Mommy, we all have wings, my son whispers to me sleepily as he opens his eyes. My resentment about not having time to fit in some writing before he awoke melts.
They are only little for such a short time, parents of older kids remind me regularly. I consider the ethics of cheering the impending loss of small sweetness that will usher in more time for my art.
If you struggle with carving out a (guilt-free) creative life with kids, here are some things you can do:
Know that your writing is important
I often tell my students that just by making time for writing, they are an example for their children on how to live a creative life. While that’s true, it's important to also know that you deserve to be whole. If writing makes you whole, don’t give it up.
When it comes to time as a commodity, you can afford anything, but not everything. Ask yourself, what is going to give room for you to write? Your kids can come first, of course, but what about those dishes, can they wait?
“OMG, I got 10 minutes to write today!”
In 2013, we interviewed Alice Kuipers at Room magazine. This was before my oldest son was born, and I didn’t get it yet when she said, “I have become efficient at writing in the spare minutes between things—I was waiting at the physiotherapist’s today and I wrote 300 words on a new idea I have.”
If you haven’t had your 10 minutes and at the end of the day you feel defeated, remember this mantra from Alexandra Franzen, "Today is not over yet."
Use systems and experiment
I read too many articles on efficiency and in fact could probably have written a whole novel in the time I spent reading efficiency articles over the last few months.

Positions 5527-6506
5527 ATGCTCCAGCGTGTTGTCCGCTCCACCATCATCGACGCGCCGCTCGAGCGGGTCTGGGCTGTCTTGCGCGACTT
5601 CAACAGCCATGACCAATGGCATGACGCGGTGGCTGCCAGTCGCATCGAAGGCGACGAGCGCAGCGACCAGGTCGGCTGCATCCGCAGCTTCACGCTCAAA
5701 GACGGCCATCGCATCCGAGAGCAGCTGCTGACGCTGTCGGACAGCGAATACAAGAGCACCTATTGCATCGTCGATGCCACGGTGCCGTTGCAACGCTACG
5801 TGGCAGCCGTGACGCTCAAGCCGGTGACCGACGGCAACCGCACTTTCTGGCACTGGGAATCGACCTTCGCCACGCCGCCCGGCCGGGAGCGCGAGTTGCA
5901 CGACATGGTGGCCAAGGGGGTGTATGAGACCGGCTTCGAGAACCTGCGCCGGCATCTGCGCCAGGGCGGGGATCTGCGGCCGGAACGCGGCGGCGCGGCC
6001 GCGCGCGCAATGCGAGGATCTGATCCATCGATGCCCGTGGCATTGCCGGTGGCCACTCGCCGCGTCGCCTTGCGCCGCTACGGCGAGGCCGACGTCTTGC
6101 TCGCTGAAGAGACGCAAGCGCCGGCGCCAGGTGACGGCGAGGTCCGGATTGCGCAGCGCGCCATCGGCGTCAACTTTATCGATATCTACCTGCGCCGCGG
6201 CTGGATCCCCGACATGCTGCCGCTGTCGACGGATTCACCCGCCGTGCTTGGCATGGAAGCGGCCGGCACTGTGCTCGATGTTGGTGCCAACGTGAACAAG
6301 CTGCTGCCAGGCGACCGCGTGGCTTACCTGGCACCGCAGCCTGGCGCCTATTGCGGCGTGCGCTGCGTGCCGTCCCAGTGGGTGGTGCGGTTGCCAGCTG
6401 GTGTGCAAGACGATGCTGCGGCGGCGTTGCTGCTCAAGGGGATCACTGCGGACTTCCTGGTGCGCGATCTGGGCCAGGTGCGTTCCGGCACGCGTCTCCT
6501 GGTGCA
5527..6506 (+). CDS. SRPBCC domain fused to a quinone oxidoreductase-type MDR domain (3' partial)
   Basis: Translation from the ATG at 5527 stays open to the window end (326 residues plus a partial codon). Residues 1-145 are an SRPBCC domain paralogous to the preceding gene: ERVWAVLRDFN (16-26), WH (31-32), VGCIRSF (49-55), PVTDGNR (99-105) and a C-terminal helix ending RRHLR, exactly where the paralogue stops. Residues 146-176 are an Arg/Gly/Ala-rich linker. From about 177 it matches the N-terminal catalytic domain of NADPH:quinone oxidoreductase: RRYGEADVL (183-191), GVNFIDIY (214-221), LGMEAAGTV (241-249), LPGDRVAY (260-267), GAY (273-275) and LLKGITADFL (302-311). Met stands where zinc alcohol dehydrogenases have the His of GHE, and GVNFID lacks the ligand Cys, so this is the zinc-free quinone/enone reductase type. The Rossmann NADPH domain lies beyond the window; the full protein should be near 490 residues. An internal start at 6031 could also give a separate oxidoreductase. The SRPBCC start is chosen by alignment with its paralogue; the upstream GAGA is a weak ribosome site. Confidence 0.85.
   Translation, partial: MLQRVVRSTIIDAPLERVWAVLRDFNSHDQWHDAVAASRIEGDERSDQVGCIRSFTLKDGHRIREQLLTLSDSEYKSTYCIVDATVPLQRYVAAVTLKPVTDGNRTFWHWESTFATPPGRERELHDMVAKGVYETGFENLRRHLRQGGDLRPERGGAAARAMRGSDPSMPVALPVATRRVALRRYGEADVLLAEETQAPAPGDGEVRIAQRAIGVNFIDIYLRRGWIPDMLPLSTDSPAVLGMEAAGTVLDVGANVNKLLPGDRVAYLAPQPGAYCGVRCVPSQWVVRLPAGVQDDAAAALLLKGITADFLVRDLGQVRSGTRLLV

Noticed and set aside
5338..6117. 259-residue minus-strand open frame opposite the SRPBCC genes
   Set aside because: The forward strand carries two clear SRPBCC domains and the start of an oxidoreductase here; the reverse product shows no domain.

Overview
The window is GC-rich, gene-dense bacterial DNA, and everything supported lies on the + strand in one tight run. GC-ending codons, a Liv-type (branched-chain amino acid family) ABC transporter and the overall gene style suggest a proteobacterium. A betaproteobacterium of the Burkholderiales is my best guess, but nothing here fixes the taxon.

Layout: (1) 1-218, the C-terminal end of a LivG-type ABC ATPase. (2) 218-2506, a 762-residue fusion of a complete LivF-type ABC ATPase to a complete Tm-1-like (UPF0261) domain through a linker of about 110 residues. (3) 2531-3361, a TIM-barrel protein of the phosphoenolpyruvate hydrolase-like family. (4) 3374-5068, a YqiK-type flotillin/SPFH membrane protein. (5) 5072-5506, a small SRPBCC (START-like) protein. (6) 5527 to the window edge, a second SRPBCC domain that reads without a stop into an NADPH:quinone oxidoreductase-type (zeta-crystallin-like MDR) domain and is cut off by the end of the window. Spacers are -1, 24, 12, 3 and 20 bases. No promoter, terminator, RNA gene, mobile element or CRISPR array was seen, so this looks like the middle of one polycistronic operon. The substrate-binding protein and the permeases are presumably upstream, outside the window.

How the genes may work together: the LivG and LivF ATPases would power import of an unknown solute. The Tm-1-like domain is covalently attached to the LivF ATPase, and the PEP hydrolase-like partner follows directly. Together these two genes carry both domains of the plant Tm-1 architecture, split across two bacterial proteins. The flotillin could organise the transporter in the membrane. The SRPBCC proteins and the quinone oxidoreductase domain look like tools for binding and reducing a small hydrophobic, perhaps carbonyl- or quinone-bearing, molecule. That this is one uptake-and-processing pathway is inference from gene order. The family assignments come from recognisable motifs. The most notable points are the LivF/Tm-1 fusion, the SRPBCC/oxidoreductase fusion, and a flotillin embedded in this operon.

Systems are going to get you somewhere faster than goals. Goals are too big. Systems break things down. You can create a system that works for you with your writing. Obviously it needs to be flexible.
Get curious and experiment with this. Ask yourself, can I write with my kid in the room, or is better for me to spend that time cleaning up, and writing after the kid’s in bed?
Or, should I use this time for some mise-en-place? If so, get your pencils sharpened, literally and figuratively. Set up your space so you can just get to writing when you do get your 30 minutes to do it.
Systems can also help you cut down on the number of decisions you make each day—a big drain on our energy—and can be applied to everything from meals to your writing submissions.
Get over the guilt (shame, actually)
I have heard it called mommy-guilt, that maddening loop where I feel bad about my parenting when I focus on the writing and bad about my writing when I focus on parenting.
I know now from Brené Brown that wanting to be perfect is based in shame: Guilt is I did something bad. Shame is, I am bad.
And many writers have a tendency towards perfectionism—we hold onto our ideas for too long when we fear they will not be "just right" when they’re down on the page.
There is enough of the feeling we are not enough, of shame, in parenting. Let's not let making time to write yet another source of this shame.
Here's a twist: If you feel shame, like you are not enough, or you should be doing this or that with your parenting or writing, think of it as hubris. Like, who are you to think that you are better, or should be better than anyone else?
Many, many writers struggle with the practice of writing after becoming parents! And you really are short on time when you’re a parent of young kids.
Get by with all help you can get
You’d hire an editor to help you publish your book, so there’s nothing wrong with hiring professionals to tackle work on the home front while you get your writing done.
Spend your writing time actually enjoying writing
If getting 10 minutes to write at a time is a considerable win, this is probably the time to put a pin in bigger projects that involve a lot of research or interviewing. Let the writing be a delicious treat that you get to enjoy, even if it’s only for those 10 minutes.
START NOW! Find some way to start, little by little. Do what you can with what you have a where you are.
Today is not over yet. Your writing life is important. You need it.
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